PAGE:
Deputy PM sore about not being asked to attend Te Tii

Deputy Prime Minister Paula Bennett was at the [dawn] service on behalf of Prime Minister Bill English who chose to stay away from Waitangi this year and instead hosted his annual breakfast at Orakei in Auckland.

Speaking to media after the dawn service, Bennett said it was a “shame” English couldn’t be there, but he hadn’t made the decision “lightly”.

It’s the only decision Bill English made since he’s been back from holiday, and it’s the only one that’s been generally popular.

“He’s certainly not anti, and certainly considers the spirituality and significance of this place, so it’s not a decision he makes lightly,” she said.

Explain is losing dear.  You’ve said that he doesn’t take it lightly twice.   We all get it – he doesn’t care.  And neither does the majority of New Zealanders.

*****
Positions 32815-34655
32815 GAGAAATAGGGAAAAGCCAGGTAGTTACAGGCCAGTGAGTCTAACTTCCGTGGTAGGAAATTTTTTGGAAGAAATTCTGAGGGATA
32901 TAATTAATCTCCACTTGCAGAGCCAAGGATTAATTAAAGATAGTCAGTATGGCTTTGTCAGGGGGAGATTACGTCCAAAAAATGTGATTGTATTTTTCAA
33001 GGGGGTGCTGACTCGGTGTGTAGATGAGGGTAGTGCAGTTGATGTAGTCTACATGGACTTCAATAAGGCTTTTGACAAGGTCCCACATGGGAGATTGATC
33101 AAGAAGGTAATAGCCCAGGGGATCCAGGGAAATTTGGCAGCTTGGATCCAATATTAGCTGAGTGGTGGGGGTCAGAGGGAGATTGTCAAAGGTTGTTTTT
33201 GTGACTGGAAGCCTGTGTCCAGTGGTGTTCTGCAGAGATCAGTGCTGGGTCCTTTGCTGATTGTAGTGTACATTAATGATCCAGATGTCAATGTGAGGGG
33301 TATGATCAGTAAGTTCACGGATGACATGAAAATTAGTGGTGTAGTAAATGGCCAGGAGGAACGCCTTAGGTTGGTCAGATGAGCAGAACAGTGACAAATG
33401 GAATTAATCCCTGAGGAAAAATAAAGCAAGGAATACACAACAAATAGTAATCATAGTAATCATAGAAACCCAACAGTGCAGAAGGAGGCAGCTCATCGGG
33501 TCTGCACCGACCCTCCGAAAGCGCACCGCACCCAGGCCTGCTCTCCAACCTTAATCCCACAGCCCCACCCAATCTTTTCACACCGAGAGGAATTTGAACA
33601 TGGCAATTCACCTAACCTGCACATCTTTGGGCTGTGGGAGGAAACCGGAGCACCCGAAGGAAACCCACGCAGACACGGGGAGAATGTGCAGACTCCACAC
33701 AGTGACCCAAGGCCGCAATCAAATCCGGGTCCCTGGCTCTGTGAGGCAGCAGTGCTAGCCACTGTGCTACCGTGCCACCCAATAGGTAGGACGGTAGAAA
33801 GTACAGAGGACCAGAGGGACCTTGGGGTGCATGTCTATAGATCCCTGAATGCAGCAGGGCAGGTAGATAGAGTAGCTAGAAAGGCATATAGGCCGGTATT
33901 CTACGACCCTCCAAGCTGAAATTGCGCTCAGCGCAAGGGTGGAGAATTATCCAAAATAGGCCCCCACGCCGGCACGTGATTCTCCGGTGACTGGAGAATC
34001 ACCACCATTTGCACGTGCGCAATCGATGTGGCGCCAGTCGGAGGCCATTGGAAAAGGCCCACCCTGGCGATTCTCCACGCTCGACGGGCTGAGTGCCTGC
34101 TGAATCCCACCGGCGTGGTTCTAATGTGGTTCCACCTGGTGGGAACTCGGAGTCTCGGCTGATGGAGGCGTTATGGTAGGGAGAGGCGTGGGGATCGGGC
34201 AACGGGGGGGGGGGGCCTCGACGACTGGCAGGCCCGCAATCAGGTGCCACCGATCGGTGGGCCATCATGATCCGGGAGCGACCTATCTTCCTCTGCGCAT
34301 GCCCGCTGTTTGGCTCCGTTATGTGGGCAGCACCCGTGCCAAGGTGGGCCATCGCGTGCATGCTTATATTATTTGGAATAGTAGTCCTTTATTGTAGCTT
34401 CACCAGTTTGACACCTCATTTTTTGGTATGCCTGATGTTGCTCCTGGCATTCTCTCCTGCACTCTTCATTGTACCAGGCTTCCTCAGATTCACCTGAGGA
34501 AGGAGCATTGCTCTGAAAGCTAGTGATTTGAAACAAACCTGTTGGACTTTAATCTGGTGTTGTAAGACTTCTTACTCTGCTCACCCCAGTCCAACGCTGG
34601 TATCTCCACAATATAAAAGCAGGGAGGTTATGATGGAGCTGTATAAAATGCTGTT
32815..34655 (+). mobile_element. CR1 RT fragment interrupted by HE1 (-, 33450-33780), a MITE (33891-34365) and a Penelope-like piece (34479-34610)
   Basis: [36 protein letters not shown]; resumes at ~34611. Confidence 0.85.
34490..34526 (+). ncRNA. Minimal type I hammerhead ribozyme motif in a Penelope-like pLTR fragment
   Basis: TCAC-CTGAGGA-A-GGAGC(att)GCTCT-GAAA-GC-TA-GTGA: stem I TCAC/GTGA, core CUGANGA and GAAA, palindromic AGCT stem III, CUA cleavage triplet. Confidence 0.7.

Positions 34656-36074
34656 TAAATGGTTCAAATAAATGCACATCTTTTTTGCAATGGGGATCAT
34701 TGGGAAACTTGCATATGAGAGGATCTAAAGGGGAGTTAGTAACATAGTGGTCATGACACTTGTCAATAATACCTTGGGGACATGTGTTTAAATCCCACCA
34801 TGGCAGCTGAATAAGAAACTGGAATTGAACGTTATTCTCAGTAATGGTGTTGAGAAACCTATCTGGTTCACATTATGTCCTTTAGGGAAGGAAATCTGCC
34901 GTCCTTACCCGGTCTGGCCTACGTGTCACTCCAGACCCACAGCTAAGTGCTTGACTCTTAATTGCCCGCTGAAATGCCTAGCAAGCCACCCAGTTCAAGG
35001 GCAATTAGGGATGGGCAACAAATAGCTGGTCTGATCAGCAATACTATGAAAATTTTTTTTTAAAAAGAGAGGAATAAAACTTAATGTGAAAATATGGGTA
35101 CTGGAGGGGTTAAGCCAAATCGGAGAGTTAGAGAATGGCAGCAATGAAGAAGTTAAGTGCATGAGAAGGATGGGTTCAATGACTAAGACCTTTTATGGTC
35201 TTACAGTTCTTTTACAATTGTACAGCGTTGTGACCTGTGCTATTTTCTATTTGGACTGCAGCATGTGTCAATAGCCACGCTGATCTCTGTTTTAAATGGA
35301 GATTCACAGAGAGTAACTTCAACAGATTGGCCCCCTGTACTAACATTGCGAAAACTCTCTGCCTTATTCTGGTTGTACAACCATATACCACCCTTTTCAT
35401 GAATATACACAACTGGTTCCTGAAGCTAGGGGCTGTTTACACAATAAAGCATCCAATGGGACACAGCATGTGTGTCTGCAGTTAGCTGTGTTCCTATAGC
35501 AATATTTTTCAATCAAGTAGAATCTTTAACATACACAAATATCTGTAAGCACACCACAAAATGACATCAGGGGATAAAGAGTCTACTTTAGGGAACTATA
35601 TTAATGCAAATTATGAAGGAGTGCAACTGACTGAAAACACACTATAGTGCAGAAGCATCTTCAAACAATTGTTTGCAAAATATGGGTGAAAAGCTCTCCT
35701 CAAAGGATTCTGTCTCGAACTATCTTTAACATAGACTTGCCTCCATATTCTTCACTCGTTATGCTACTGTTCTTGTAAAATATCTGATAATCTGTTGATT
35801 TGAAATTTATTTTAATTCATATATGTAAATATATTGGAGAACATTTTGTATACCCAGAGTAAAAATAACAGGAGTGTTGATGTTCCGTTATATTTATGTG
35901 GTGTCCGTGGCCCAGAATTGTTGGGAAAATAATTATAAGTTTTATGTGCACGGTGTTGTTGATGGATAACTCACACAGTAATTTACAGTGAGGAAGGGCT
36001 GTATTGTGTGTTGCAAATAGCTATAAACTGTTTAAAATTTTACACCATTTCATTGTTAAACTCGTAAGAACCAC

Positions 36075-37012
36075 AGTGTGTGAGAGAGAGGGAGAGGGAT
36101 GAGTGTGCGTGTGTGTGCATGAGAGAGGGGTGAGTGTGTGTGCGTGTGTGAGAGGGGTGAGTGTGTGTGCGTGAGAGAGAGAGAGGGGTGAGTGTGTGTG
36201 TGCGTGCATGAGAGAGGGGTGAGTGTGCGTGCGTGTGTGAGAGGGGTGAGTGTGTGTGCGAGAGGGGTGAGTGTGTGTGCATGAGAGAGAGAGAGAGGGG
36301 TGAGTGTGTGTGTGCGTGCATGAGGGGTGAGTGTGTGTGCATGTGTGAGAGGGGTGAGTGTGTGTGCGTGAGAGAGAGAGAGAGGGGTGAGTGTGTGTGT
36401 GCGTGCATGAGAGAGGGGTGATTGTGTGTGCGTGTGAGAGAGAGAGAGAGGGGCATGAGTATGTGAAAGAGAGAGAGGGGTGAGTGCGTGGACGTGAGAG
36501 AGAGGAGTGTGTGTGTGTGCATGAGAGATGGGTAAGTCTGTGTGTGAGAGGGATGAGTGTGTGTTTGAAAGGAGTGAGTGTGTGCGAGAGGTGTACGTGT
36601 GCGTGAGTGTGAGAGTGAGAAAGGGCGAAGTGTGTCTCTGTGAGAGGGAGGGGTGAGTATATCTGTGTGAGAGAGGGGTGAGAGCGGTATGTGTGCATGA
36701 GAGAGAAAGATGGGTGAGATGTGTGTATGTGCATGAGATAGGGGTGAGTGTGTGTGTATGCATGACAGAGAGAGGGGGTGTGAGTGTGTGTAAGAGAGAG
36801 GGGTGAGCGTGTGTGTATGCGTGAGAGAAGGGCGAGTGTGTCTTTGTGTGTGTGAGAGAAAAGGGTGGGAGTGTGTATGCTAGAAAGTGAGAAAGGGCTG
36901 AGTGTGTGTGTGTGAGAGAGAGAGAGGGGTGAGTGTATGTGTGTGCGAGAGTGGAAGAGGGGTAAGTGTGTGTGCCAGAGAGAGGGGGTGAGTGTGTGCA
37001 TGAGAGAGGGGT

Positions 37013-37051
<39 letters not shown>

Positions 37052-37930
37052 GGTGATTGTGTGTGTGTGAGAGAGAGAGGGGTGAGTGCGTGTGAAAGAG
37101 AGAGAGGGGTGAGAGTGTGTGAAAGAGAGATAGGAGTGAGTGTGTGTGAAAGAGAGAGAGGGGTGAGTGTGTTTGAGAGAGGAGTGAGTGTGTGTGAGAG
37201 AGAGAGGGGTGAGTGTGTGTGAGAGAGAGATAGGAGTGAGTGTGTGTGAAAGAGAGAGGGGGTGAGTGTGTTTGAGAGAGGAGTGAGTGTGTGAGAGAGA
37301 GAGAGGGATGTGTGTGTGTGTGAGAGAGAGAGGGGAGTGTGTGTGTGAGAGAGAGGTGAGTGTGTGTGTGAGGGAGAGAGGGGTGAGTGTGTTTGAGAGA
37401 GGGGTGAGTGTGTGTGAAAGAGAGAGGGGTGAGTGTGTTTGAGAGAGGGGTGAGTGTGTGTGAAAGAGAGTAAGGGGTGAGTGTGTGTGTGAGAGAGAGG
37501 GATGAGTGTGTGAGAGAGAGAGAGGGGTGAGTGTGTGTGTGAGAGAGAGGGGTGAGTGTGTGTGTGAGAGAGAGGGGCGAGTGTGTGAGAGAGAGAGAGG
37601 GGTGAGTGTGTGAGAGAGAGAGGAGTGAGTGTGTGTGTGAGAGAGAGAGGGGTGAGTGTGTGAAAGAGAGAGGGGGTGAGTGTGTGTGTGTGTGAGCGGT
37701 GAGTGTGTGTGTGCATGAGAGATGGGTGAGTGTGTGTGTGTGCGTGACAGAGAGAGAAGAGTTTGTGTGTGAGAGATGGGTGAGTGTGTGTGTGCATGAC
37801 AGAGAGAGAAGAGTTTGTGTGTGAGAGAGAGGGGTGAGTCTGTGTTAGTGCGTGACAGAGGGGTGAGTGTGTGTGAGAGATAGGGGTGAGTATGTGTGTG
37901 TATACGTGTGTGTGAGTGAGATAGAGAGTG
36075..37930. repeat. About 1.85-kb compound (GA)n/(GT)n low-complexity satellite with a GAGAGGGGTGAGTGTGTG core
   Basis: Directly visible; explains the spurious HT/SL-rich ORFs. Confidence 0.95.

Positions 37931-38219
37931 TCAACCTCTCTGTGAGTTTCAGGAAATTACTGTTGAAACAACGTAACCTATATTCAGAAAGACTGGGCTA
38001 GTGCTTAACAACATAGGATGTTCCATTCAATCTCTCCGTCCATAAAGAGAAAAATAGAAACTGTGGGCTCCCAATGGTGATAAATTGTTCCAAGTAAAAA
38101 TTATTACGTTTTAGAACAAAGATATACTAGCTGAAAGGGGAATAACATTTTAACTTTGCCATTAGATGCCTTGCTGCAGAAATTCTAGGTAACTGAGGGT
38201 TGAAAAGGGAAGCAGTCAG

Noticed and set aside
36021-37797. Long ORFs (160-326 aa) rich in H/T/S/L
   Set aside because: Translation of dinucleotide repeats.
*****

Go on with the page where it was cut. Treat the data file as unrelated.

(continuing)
“I think there are other Maori and iwi who would welcome the Prime Minister on this day and we need to look at that as well.”

So he clearly does take it lightly.  He’s extending the middle finger and telling Te Tii there is more than one game in town on Waitangi Day.

I doubt English will run the risk of facing another Waitangi Day as a prime minister, but that’s for another day.

 

– Stuff

 


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As much at home writing editorials as being the subject of them, Cam has won awards, including the Canon Media Award for his work on the Len Brown/Bevan Chuang story. When he’s not creating the news, he tends to be in it, with protagonists using the courts, media and social media to deliver financial as well as death threats.

They say that news is something that someone, somewhere, wants kept quiet. Cam Slater doesn’t do quiet and, as a result, he is a polarising, controversial but highly effective journalist who takes no prisoners.

He is fearless in his pursuit of a story.

Love him or loathe him, you can’t ignore him.

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